The Valley Bulldog breed is predisposed to some of the same conditions that the Boxer and English Bulldog also face. While most are generally healthy, some may be prone to a few health issues, which is why it is important to maintain good care and regular veterinary checkups.
Some of the more common health problems Valley Bulls suffer from include:
- Skin Problems
- Breathing Difficulty
It's fun to spoil our dogs with treats, but keeping your dog's weight in check is one of the best things you can do for them. Chopped carrots or celery make great little healthy treats.
Also, you should make sure your dog is clean between the folds of their skin to keep them from getting infections.
As with all dogs, you should keep up with your Valley Bulldog's regular veterinary checkups to detect any health concerns early. Your vet can help you develop a care routine that will keep your dog healthy.
Valley Bulls are prone to weight gain, and they have high energy levels. Make sure your dog gets at least one good half-hour- to hour-long walk per day with a few good, active play sessions and shorter walks mixed in.
Check their ears for debris and pests daily and clean them as recommended by your vet. Trim your dog's nails before they get too long--usually once or twice per month. They should not be clicking against the floor. Your groomer can help with this.
Your main concern when it comes to your Valley Bulldog's care will be maintaining their oral health. You should brush their teeth daily, as small breeds are prone to dental issues. Your veterinarian can instruct you on how to brush your dog's teeth properly.
An ideal Valley Bulldog diet should be formulated for an active, medium-sized breed. They have a tendency to gain weight if they are overfed, so you should stick to a regular feeding schedule and not leave food out during the day. Limit their amount of treats, as well.
As with all dogs, the Valley Bulldog's dietary needs will change from puppyhood to adulthood and will continue to change into their senior years. You should ask your veterinarian for recommendations about your Valley Bulldog's diet, as there is far too much variation among individual dogs--including weight, energy, and health--to make a specific recommendation.
Coat Color And Grooming
Valley Bulldog coats are often a mix of their Boxer and English Bulldog parents' coats and colors. The main colors of Valley Bulldogs are; red, tan, brindle, white, and fawn. Rarely solid, their coats typically have a blend of two or more colors.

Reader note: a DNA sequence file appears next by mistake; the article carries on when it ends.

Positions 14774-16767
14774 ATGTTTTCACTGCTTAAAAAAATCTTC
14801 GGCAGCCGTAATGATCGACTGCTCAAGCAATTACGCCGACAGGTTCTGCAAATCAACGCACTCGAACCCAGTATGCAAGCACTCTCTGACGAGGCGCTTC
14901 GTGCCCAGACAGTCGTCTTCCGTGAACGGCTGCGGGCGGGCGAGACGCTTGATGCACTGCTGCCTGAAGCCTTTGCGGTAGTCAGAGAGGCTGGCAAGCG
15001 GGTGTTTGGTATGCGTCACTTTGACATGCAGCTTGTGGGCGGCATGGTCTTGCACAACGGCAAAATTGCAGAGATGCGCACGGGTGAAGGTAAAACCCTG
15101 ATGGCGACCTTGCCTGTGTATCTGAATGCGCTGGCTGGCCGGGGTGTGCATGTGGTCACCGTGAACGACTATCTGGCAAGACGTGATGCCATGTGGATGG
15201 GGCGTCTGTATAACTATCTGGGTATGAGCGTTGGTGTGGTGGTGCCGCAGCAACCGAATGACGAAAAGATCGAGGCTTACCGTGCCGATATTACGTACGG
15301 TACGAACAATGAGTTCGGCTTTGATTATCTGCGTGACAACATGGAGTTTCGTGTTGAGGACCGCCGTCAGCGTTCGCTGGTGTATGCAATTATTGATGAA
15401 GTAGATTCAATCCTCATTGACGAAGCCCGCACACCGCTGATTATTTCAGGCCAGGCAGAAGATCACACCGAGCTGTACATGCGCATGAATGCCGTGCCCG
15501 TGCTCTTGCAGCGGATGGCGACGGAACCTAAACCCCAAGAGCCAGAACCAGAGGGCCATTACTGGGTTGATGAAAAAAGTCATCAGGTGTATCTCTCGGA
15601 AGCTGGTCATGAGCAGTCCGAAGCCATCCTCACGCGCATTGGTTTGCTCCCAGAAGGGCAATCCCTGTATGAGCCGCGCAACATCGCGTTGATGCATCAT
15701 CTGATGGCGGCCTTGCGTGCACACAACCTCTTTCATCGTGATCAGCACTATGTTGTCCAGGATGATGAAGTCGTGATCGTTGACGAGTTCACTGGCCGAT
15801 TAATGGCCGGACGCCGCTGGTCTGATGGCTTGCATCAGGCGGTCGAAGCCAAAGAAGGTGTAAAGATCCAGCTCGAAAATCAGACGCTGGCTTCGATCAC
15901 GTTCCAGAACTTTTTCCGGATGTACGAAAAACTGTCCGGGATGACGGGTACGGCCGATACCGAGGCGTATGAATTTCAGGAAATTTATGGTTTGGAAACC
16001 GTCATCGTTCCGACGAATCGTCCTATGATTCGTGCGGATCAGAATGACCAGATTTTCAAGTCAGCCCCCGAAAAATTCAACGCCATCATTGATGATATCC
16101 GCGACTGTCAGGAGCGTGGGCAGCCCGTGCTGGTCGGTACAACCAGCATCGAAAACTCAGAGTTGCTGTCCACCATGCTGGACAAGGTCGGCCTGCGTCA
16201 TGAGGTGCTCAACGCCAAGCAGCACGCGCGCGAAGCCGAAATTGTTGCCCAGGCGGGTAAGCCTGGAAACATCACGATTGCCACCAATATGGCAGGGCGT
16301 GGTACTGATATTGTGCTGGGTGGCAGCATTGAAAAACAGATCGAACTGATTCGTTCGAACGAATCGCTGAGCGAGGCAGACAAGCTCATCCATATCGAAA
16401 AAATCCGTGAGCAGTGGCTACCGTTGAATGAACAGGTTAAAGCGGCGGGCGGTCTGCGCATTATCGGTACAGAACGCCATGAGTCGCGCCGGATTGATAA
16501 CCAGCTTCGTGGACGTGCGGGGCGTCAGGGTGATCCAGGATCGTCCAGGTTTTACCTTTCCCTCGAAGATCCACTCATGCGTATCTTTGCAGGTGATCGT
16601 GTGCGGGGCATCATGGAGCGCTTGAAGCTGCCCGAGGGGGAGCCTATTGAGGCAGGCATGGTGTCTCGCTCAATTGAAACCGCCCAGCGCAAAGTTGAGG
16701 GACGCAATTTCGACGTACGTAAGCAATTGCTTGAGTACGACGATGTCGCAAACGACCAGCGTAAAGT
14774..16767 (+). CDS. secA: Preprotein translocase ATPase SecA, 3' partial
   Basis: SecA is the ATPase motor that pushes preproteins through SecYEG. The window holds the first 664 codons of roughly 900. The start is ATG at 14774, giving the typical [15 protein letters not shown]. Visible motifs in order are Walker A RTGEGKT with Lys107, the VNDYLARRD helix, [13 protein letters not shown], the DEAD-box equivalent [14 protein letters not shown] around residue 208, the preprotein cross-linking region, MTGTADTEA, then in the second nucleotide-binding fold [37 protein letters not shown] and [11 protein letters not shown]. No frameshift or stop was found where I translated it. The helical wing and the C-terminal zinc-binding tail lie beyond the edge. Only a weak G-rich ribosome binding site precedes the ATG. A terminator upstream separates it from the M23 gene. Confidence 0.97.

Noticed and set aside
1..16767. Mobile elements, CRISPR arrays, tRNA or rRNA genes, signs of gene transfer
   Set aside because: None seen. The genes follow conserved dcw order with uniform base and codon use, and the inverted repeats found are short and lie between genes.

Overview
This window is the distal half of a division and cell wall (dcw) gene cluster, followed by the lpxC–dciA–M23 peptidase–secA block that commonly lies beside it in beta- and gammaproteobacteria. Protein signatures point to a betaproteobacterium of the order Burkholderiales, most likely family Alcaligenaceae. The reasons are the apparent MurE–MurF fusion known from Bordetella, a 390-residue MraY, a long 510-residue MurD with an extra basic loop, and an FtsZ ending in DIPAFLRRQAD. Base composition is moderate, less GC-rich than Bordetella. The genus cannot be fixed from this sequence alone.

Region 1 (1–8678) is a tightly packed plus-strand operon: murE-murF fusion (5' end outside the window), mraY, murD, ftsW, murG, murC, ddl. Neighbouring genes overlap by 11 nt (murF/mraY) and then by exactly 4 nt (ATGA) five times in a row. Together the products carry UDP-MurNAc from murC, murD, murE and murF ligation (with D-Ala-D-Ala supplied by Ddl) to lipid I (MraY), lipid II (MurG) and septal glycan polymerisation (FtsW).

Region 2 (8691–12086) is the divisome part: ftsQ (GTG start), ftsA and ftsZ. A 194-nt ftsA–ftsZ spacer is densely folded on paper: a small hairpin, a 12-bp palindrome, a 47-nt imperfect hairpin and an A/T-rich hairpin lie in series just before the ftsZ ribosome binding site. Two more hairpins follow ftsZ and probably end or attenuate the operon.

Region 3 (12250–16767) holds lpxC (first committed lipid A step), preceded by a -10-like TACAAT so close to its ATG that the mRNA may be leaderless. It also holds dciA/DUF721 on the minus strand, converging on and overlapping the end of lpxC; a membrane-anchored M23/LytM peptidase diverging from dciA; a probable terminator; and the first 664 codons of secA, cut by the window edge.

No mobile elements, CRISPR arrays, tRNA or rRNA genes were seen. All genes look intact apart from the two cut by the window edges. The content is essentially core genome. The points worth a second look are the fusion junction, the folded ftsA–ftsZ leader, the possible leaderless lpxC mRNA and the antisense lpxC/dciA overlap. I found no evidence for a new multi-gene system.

They usually have short coats, and they're generally not considered allergy friendly. Luckily, their coats are very easy to groom. A good brushing per week will probably do. They may self groom and are considered a pretty clean dog.
Because they tend to have shorter coats, Valley Bulldogs aren't particularly suited for extreme weather. You'll likely need a coat in the winter for your dog, and you may need to apply sunscreen to the ears, nose, and sensitive areas where there's less fur coverage in the summer months.
As you groom, check for sores, rashes, or signs of infection such as redness, tenderness, or inflammation on the skin, in the ears, nose, mouth, and eyes, and on the feet. Ears should smell good, without too much wax or gunk inside, and eyes should be clear, with no redness or discharge. Your careful weekly exam will help you spot potential health problems early.
Children And Other Pets
Valley Bulldogs love kids and are great playmates for active older children. They may be too rambunctious for toddlers, however, and can accidentally knock them down in play.
Always teach children how to approach and touch dogs, and always supervise any interactions between dogs and young children to prevent any biting or ear or tail pulling on the part of either party. Teach your child never to approach any dog while they're eating or sleeping or to try to take the dog's food away. No dog should ever be left unsupervised with a child.
It may be hard to find a breed-specific rescue for Valley Bulldogs because they are a mixed breed. However, you may want to try Boxer or English Bulldog breed-specific rescues, as they often care for mixes, as well. Here are some rescues you can try:
You can also try DogTime's adoption page that lets you search for adoptable dogs by breed and zip code!